There's something seriously strange going down at Govinda's Natural Food Buffet in Culver City, and it's not the meals they serve.

One recent evening, a woman in a large robe told a young girl sporting a shaved head, “Because of Krishna, you are my best friend.” What that means is anyone's guess, but it's definitely not the sort of conversation you overhear at Denny's. Of course, it might have something to do with Govinda's being part of the International Society for Krishna Consciousness.

There's also the decor, which combines the plastic trays, utensils and ambiance of a high school cafeteria with the artistic aesthetic of a dentist's office.

How about that sign in the buffet line, reminding you to watch your sleeves? The seemingly genuine smiles on the employees' faces? Or the fact that the people behind you in the buffet line aren't pissed off when you take too long to decide between peas and corn?

Seriously, there's something strange happening at Govinda's, and it's got a lot to do with the notion that only L.A. restaurants aiming for the highest Zagat ratings are worth visiting. By not worrying about that sort of stuff, Govinda's is allowed to just be awesome. And who cares about fancy utensils anyway?

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Angeleno coolness be damned — Govinda's serves an array of vegan delights at reasonable prices, and that's what's important. The all-you-can-eat buffet is $8, or you can pay by the pound for $4.50. Sure, the booths are plain and there are nondescript tables and chairs that easily could have come from the Factory for Boring Restaurant Seating, but so what? Does anyone leave a restaurant and think, “Wow, that seating was really stellar?”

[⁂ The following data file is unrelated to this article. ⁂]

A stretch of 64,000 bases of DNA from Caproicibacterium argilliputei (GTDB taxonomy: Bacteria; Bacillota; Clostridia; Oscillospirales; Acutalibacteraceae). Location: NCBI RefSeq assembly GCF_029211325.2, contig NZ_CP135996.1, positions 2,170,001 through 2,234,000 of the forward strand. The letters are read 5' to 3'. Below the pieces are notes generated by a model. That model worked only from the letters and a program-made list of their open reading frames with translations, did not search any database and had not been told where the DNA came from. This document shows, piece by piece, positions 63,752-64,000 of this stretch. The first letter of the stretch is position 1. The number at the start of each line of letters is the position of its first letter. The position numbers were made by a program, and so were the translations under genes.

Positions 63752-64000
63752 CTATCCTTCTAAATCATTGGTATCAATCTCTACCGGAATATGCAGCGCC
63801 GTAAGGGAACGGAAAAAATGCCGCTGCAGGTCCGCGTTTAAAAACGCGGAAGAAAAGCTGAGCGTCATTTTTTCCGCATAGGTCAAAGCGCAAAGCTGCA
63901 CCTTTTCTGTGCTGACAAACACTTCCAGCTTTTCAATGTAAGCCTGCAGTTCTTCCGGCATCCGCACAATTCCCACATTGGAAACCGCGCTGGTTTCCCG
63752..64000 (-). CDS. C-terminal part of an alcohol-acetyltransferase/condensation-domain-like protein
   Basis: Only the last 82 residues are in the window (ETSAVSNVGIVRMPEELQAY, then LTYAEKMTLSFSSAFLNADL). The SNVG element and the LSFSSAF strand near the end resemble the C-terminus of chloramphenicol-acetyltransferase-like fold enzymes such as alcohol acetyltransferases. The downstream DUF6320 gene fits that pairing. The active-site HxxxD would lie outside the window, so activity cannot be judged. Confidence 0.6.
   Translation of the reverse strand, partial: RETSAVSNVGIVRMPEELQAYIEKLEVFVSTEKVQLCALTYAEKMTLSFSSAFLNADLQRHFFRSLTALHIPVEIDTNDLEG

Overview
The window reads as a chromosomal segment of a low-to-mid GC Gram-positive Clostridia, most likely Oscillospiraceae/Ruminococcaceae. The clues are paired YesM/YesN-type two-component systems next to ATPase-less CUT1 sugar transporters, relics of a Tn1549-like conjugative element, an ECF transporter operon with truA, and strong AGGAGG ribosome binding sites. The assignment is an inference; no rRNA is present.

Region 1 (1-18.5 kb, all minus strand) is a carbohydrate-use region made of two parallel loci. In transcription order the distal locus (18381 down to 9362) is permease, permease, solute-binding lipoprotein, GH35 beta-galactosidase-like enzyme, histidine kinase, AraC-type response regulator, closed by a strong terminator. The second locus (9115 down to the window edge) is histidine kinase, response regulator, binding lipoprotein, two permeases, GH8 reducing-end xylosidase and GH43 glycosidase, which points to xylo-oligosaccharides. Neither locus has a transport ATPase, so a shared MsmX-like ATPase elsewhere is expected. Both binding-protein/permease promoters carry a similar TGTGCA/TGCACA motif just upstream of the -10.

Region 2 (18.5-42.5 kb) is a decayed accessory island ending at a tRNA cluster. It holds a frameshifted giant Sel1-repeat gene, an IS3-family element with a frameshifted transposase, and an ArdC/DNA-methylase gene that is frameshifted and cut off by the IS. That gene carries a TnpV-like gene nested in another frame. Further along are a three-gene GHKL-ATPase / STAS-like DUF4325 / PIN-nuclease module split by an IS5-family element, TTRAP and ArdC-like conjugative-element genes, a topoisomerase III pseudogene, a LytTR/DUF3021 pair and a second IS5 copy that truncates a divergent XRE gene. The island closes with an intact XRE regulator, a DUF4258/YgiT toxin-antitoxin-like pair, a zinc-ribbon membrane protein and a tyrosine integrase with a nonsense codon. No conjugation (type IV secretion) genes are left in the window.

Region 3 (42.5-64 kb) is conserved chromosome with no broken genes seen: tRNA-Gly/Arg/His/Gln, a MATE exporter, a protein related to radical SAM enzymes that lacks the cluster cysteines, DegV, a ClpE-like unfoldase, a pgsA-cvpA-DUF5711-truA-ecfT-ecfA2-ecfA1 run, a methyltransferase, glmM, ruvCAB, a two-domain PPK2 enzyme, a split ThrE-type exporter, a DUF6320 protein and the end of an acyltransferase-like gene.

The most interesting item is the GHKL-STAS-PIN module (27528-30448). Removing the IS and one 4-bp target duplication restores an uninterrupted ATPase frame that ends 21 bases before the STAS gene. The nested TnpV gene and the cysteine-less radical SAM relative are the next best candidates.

Not usually. What they come for is food, and at Govinda's that means a rotating salad bar menu of greens, carrots, olives, garbanzo beans and more, plus soups, dals, basmati rice, pasta, cooked vegetables and an assortment of entrees. There are even desserts, if you're feeling so inclined.

Everything at Govinda's is either vegan or vegetarian, with signs to denote the difference. The food may not rank among the best you've ever had, but maybe that's not the point. Two days after eating at Govinda's, you won't be reliving the samosas or the peanut dressing — you'll be thinking about purity and trying to act like a decent human being. You see, Govinda's isn't serving only food — it's offering a lifestyle of simplicity. And that's something many Angelenos could use a second helping of.

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